One of our board members just gave a talk on “Family Planning: Myth, Reality, and the Lifesaving Power of Choice” at the Call to Action Conference, a large gathering of progressive US Catholics. The detailed, amply referenced handout from the presentation is useful for family planning advocates of all faiths and none. Like the presentation itself, it covers the following points.

–Family Planning Freedom Is A Universal Human Right.
–Family Planning Freedom Saves Lives.
–Pregnancy Prevention Choice Is Not Violence Against the Already-Born.
–Pregnancy Prevention Choice Is Not Violence Against the Unborn.
–Natural Family Planning Is A Good Answer for Some, But Not All.
–What You Can Do to Advocate for Family Planning Freedom!

You can download it as a free .pdf here.

MoveOn.org displayed a poster with a photo of an unborn child and a series of questions that All Our Lives has heard many times before.

"Will You Still Be 'Pro-Life' AFTER SHE'S BORN? Will you apply the same vigor to your work: against war, against hunger, against poverty, against homelessness, against our planet's degradation, against capital punishment, for human rights, for opportunities for education and jobs, that you do to your efforts to make abortion illegal? If not, please stop calling yourself 'pro-life.'"

So often these questions are accusingly rhetorical, with the expected answer-if the recipient has not been utterly shamed into speechlessness-of "Hell, no."

But that is not at all what All Our Lives has to say.

Our response?

Yes of course.Yes of course. Yes of course. Yes of course. Yes of course. Yes of course. Yes of course. Yes of course.Yes of course.

And by the way, it's all about making sure as few women and babies as humanly possible ever end up in situations where there appears to be no other choice.

Of course "pro-life" cannot mean anything less than this!

The editor and publisher of On the Issues Magazine, Merle Hoffman, has been involved in providing abortions for over 40 years. In Where the Reality of Abortion Resides: Intimate Wars, she bears witness to

…so much vulnerability: legs spread wide apart; the physician crouched between white, black, thin, heavy, but always trembling, thighs; the tube sucking the fetal life from their bodies.

A poignant thread runs through so many of her clients' stories.

"I would want to keep this pregnancy, if only…" I learned that it is in the "if only" that the reality of abortion resides…

If only I wasn't fourteen.

If only I was married.

If only my husband had another job.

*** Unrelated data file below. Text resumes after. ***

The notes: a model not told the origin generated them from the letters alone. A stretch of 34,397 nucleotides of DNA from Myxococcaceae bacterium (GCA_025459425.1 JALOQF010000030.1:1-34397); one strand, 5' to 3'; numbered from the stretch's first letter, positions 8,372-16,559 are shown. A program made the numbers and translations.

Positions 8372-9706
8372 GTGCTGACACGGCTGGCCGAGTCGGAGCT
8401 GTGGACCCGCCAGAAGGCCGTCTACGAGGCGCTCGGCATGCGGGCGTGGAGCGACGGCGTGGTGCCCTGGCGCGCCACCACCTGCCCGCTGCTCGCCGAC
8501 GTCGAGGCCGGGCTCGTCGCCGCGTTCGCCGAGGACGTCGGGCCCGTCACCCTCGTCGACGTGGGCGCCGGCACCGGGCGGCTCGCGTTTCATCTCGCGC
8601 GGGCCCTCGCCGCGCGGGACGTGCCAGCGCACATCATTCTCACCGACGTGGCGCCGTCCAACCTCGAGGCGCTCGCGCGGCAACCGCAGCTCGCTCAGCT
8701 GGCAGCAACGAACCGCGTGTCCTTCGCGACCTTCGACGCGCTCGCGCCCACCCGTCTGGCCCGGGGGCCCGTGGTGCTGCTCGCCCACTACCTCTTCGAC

If only I didn't give birth to a baby six months ago.

If only I didn't just get accepted to college.

If only I didn't have such difficult pregnancies.

If only I wasn't in this lousy marriage.

If only I wasn't forty-two.

If only my boyfriend wasn't on drugs.

If only I wasn't on drugs.

If only . . .


Yet Hoffman concludes:

The act of abortion positions women at their most powerful, and that is why it is so strongly opposed by many in society…the assumption — the myth — that women should not be trusted with this ultimate power.

But Hoffman's perspective does not leave any room for the very real motives for the stance that All Our Lives-takes against abortion. We trust women to exercise power-with, nonviolent power. Power-over, for people of any gender, is another matter. However, we don't agree to begin with that abortion "positions women at their most powerful."

I do not question Hoffman's intent to help women in difficult situations. But I hear in this claim a strange reminder of certain antiabortionists who also believe that abortion is women's "ultimate power."

Unlike Hoffman, they take this as the ultimate reason to oppose abortion. They harbor a virulent suspicion and hatred of women who dare to exercise any kind of power. Let alone any power over life and death of the sort that men have traditionally and territorially staked out for themselves. This is precisely why they can behave as if life begins at conception and ends at birth without becoming so ashamed of themselves, they crawl under a rock.

Even conceding (however briefly, for the sake of argument) that women are at their most powerful in the decision to have an abortion: what does this say about the severity and gravity of the constraints that still bind women's lives? If abortion is an exercise of women's "ultimate power"-isn't that a cause for weeping? And isn't that a cause for ensuring that no woman and child/as few women and children as possible ever end up in that position?

All Our Lives opposes abortion-and tries to build substantive alternatives-because we believe it is so often a sign and symptom of women's powerlessness.

Powerlessness to prevent unintended pregnancies, powerlessness to get through and beyond difficult pregnancies.

It is not fear or mistrust of women's power that moves us. It is sorrow and distress and outrage that women are so robbed of power, on such a massive scale, in such an intimate, painful, lifetaking way.

Thanks to Aimee Bedoy, editor of the new consistent life ethic journal Life Matters. She published our article "Family Planning Freedom Is Prolife" in the inaugural issue.

All Our Lives has encountered active censorship not simply when we have sought cooperative action on birth control with prochoice groups, but when we have tried to civilly raise this issue within the organized prolife movement as such.

Never mind (as the article points out) that most who identify as prolife on abortion support contraceptive rights. We welcome this opportunity to get matters out in the open.

Please read, support, and send your own work to this welcome new journal.